Spirituality

Many of us, as adults, have felt that at some time we lost our connection with our inner lives. We searched desperately, and may still be searching for a way to get back in touch with that essential part of ourselves. We may not even be sure of what it is we are actually looking for, but we do know there is an aspect of ourselves that is more a part of who we really are than just our possessions, appearance, and all the other ways that we usually identify ourselves.We instinctively know that there is some way in which we are connected to the rest of this vast creation, with the essence of life itself, and with a power that sustains it all.

We all have an inner life. Some describe it as spirituality, while others think of it as a “still place within” where we can collect ourselves and gather strenght to meet the next challenge. Some think of the inner life as reverence for the mistery of creation or for a higher power that intelligently guides our lives. But whatever name we give it, the spiritual dimension of life, wich is so natural and obvious to most children, is fully acknowledge in a Living Wisdom School classroom.

For Education for Life spirituality isn’t defined as a particular dogma or creed. Thus, it isn’t “religious instruction” in the traditional sense. Rather, the focus is on the child’s personal, direct experience of universal spiritual truths such as kindness, compassion, empathy, loyalty, honesty, and courage. The key is Self-realization – the individual realization that happiness increases as we expand our awareness to embrace ever-broader realities.

“The children learn to connect with the spirit within, and to find answers within themselves, instead of looking to the world outside to tell them what to do, or to make them okay. The teachers help the children figure out what is going on inside themselves, instead of ignoring it.”
“Children develop an inner source of strength that they can draw on always. They get to discover who they really are.”LWS Parents, Palo Alto

When it seems appropriate, teachers point out that certain attitudes and actions increase the children’s inner sense of weel-being, while others choices take it away. Many parents have told how much they wish they had been encourage to learn these lessons when they were young.

“When our children are too excited or restless, we teach them to breathe properly and remind them of the link between breath control and the calmness of the mind and emotions. We let the children practice breathing that relax them before an important task or a baseball game, and they find out for themselves that it works.” Helen Purcell, Director of the Palo Alto Living Wisdom School, California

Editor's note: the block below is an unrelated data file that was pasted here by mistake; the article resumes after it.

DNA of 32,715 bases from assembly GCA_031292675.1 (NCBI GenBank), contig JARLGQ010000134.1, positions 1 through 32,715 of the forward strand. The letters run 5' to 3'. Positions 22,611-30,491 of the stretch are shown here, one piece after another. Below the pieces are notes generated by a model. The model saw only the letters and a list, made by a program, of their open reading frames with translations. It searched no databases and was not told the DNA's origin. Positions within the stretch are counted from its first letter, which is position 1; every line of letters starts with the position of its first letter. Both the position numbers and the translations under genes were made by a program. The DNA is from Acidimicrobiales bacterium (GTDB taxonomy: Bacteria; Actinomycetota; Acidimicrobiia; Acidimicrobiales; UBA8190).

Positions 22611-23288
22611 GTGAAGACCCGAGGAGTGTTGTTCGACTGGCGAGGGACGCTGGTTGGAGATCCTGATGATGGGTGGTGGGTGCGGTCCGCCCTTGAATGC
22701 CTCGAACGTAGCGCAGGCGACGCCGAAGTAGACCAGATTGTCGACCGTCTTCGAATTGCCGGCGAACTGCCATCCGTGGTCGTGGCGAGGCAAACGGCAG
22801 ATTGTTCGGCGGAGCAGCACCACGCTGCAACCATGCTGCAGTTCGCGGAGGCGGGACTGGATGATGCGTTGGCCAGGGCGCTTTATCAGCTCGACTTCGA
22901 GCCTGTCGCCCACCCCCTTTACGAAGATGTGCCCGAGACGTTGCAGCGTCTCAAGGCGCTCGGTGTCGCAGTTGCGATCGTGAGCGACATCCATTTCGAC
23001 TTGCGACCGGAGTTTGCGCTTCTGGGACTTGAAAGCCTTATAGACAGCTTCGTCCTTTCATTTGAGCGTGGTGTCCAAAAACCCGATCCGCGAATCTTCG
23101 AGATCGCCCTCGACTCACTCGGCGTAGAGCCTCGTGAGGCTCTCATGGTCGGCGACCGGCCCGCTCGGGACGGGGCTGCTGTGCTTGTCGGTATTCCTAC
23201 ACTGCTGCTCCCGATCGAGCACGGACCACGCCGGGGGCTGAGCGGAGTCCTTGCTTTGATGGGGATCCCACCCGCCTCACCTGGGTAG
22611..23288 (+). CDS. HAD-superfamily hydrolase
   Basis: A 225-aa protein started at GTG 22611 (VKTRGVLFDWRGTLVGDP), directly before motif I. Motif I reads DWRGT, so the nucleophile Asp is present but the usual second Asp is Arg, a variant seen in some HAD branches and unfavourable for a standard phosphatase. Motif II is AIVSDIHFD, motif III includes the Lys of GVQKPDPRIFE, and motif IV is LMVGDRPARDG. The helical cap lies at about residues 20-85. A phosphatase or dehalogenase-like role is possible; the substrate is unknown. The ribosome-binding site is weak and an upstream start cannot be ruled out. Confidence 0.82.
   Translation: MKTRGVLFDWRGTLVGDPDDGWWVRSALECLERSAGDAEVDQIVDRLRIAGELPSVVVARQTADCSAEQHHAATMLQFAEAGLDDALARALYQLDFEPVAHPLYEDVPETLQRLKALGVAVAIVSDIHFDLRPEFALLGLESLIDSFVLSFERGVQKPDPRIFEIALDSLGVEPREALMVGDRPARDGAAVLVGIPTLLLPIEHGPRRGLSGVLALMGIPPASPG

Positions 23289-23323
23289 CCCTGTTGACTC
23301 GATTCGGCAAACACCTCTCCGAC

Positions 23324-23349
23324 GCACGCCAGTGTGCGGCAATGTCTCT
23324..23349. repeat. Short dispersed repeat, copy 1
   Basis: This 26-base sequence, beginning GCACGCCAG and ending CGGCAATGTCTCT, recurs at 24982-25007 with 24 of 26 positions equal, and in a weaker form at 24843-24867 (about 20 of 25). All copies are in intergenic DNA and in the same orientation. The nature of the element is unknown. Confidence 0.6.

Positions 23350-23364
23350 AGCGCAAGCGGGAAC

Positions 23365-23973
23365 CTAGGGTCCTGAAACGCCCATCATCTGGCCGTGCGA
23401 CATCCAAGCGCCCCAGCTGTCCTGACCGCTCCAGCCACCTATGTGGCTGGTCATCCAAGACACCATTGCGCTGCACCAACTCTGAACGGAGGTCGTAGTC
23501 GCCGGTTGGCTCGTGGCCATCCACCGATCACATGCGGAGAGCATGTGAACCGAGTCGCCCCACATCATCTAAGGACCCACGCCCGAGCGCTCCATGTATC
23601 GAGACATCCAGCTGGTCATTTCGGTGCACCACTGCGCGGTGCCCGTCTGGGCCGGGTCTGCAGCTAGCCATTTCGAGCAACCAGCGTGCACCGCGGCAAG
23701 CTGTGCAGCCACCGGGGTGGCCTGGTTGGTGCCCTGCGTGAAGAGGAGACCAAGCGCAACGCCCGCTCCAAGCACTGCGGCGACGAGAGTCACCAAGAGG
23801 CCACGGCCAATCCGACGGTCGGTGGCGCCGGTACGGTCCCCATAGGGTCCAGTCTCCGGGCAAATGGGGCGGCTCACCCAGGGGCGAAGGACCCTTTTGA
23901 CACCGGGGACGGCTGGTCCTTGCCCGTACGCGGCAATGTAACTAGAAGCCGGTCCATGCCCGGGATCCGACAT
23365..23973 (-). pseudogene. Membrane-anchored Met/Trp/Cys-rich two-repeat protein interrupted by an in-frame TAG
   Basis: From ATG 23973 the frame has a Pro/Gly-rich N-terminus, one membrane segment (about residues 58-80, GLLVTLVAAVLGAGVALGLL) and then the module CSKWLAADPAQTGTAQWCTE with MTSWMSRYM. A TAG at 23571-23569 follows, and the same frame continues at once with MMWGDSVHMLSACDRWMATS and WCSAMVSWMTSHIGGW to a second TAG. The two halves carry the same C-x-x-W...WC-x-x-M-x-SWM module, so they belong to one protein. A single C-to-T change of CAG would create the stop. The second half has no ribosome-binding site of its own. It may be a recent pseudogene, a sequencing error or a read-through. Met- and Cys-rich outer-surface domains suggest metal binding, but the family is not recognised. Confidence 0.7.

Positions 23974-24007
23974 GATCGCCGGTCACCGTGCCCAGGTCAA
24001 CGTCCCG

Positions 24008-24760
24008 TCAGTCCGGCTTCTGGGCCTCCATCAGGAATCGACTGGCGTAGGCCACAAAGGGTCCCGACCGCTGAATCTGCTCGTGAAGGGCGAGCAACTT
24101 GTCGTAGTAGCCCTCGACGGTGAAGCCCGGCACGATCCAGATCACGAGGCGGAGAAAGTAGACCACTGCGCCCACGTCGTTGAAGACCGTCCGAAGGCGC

“Daily meditation at the school gave us an opportunity to slow down our minds, analyze our thought patterns, and help us get to know ourselves better. Learning the differences between positive and negative thought patterns was extremely valuable.”EFL Alumni

We help the children cultivate an inner life, respecting and supporting their intuitive awakening to a greater reality.

Every morning time should set apart for singing, quiet meditation, affirmations, prayer, yoga postures, and other activities that help the children experience for themselves what it feels like to be in harmony with a higher level of consciousness. In the classroom the students create a universal altar on which are symbols of all the world’s religions, plus objects and decorations the children individually find sacred and meaningful.

“My daughter, all on her own, put an altar in her room. She made it herself and changes it according to her mood. Right now it has on it pieces of colored glass, a little bear, a feather–nothing identifiably religious, just her own special icons. But she seems to understand that altar as a way of focusing her energy and appreciating and loving the world around her.”
LWS Parent, Palo Alto
“Educational authorities deem it impossible to teach spiritual principles in public schools because they confuse them with the variety of conflicting forms of religious faith. But if they concentrate on the universal principles of peace, love, service, tolerance, and faith that govern the spiritual life, and devise methods of practically growing such seeds in the fertile soil of the child’s mind, then the imaginary difficulty is dissolved. It is the greatest mistake to ignore this problem just because it is seemingly difficult.”Paramhansa Yogananda
“The premise that underlies “Education for Life” is that the only real purpose of life is to learn who we really are; and what we really are, beyond the body, the mind and the personality, is the soul, and the nature of the soul is joy.” Helen Purcell, Director of the Living Wisdom School in Palo Alto, California